Marginal Notes on the Production of Plagues – Part 2

As previously noted part of the inspiration for my exploration into the political economy of viruses came from the Chinese collective Chuang’s exemplary piece, Social Contagion which, predominantly from a Chinese perspective, looked at many of the material circumstances surrounding the emergence of COVID-19. One particular fact that seemed particularly salient on first reading was how changes within the Chinese healthcare system formed a key part of the reaction to the pandemic. Prior to China becoming more fully enmeshed within the global capitalist system, healthcare in China was largely covered under the danwei system of enterprises, which offered, many different services including...

Making Sense of the Horror of COVID-19

Earlier this week the all-parliamentary on COVID-19 called for the government to adopt a zero-covid strategy. This included a package of recommendations including reducing the number of infections seen in England over a seven-day rolling average to no more than one new case per million population per day, rolling out a locally-led and coordinated track and trace system and screening for the virus and public transport hubs. Whilst these seemed like eminently reasonable suggestions there appeared to be a substantial amount of pushback. Suggesting among other things that “Surely the point of life, was to live and not just to avoid...

Marginal Notes On The Production Of Plagues – Part 1

My focus on attempting to sketch out a political economy of pathogens, outbreaks and their containment and treatment has so far focused primarily on the link between the development and expansion of agribusiness. Here as pointed out by Wallace, we saw nothing less than collusion between business, multi-national organizations and governments to alter narratives regarding the prevalence of pathogens and their dispersion and even muddy waters regarding their origins within the industrial farming processes and the process of primitive accumulation. There are however other aspects of the economy I haven’t remarked on so far that are none the less vital...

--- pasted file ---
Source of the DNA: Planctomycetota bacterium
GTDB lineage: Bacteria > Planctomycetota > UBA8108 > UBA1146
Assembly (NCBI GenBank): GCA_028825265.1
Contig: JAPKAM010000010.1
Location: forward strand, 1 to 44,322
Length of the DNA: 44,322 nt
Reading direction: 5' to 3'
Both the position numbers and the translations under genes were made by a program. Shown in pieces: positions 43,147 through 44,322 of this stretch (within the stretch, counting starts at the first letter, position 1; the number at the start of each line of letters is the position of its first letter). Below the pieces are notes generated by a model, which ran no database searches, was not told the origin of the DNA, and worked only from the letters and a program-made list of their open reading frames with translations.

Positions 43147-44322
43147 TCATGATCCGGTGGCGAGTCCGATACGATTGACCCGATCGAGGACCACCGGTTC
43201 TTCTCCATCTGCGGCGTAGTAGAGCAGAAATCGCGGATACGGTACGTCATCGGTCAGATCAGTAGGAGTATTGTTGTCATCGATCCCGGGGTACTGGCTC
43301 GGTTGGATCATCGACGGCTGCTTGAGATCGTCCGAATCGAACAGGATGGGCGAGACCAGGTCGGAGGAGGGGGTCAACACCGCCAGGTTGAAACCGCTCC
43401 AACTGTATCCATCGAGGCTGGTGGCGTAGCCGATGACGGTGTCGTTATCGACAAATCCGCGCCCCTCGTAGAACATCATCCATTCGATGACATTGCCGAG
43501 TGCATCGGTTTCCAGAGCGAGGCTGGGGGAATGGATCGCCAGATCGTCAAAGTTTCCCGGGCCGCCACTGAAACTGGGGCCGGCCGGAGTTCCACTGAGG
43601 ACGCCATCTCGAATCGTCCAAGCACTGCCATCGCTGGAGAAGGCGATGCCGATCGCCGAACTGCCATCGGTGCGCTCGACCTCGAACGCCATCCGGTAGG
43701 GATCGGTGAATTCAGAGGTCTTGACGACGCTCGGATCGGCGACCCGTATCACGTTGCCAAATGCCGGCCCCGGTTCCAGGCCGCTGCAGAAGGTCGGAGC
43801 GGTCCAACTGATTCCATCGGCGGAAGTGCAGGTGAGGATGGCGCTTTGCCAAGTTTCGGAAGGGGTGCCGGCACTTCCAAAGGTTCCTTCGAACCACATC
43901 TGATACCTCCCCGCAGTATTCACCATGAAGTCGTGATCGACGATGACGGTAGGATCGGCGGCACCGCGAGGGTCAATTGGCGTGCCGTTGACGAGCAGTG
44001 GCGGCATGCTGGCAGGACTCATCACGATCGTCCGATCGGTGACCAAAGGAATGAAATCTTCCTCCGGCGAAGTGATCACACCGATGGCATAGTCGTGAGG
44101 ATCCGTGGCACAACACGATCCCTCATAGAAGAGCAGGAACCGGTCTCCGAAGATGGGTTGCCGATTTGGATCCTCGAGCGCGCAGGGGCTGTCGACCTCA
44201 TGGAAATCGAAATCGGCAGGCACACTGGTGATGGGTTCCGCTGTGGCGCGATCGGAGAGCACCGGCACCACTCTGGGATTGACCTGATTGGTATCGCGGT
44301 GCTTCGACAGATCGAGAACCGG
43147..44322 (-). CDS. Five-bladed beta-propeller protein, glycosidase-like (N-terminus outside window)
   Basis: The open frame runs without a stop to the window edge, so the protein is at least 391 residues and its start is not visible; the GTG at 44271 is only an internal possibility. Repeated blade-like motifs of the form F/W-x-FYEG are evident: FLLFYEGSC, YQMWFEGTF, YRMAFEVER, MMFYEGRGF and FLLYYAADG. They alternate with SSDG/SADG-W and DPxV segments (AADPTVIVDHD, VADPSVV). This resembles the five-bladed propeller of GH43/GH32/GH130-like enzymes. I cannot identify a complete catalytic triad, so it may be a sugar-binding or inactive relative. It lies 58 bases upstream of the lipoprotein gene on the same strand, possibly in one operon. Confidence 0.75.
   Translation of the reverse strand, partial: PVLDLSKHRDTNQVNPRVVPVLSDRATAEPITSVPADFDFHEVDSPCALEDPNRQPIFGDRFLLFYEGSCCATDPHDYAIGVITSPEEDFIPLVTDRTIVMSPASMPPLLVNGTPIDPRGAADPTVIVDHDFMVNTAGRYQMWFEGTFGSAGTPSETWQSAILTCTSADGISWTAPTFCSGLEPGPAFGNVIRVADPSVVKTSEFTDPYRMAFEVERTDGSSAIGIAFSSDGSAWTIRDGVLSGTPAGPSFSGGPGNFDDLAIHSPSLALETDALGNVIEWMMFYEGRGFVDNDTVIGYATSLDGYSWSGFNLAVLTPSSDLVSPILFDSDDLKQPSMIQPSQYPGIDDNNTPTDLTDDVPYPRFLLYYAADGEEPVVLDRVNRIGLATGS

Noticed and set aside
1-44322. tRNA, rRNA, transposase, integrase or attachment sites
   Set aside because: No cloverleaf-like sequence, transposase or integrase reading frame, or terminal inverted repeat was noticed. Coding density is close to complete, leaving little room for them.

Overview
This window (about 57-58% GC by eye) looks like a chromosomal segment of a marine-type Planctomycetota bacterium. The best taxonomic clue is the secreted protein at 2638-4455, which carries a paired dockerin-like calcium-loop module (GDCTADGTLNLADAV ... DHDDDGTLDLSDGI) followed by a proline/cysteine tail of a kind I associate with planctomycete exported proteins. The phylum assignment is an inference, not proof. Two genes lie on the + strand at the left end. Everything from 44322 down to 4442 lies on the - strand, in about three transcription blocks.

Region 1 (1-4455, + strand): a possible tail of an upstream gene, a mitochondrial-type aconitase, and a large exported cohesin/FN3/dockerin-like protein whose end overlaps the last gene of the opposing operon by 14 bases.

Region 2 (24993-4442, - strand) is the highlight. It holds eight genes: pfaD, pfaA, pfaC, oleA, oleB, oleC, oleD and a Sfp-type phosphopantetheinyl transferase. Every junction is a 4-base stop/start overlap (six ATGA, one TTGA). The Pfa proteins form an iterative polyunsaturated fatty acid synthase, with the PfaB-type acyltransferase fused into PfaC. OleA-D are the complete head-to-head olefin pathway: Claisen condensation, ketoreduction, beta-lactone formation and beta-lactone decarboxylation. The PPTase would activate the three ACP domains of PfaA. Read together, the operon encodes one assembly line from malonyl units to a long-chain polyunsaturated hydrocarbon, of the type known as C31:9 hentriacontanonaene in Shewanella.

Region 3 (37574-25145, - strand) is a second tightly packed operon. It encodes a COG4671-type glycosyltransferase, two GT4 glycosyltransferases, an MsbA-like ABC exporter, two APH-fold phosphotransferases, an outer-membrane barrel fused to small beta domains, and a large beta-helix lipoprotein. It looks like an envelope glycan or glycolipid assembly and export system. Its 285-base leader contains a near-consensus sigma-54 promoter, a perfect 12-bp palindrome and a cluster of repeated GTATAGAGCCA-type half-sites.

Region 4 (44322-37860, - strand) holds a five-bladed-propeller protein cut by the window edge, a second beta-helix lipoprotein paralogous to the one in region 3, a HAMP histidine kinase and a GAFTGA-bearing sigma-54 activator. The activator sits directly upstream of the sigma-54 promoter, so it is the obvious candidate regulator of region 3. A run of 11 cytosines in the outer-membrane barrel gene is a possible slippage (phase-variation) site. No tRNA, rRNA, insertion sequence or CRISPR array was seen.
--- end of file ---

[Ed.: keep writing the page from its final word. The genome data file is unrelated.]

Rearranging Chairs While the Ship Sinks: Preliminary Reflections On Cancel Culture

On July 7, an open letter was published in Harper’s Magazine entitled a ‘A Letter On Justice and Open Debate’. Signed by a cast high-profile, authors, writers and columnists from across the political spectrum, although it should be noted, the signer’s appeared to be predominantly taken from the liberal media class, the letter warned of a slide towards “illberalism”, amidst a rise in “new moral attitudes” and “political commitments”. The letter has so far received a mixed reaction, with some arguing that the claim of ideological adherence does not ring true when considering the platforms that many of the people...

Hindsight Is Always 2020: Where Do We Go From Here?

This entry is going to be more of a collage of half-explored thoughts and sketches looking back across the year(s) and hinting at which direction I expect this blog to proceed in in the near future. The history of White Like Heaven as a project goes back much further than this WordPress blog suggests. In 2011 I started a blog on the micro-blogging platform Tumblr, intended to curate a selection of quotes, art, music and video to function as a sort of mixed media journal. At the time the growing saturation of media seemed to lend itself to a project...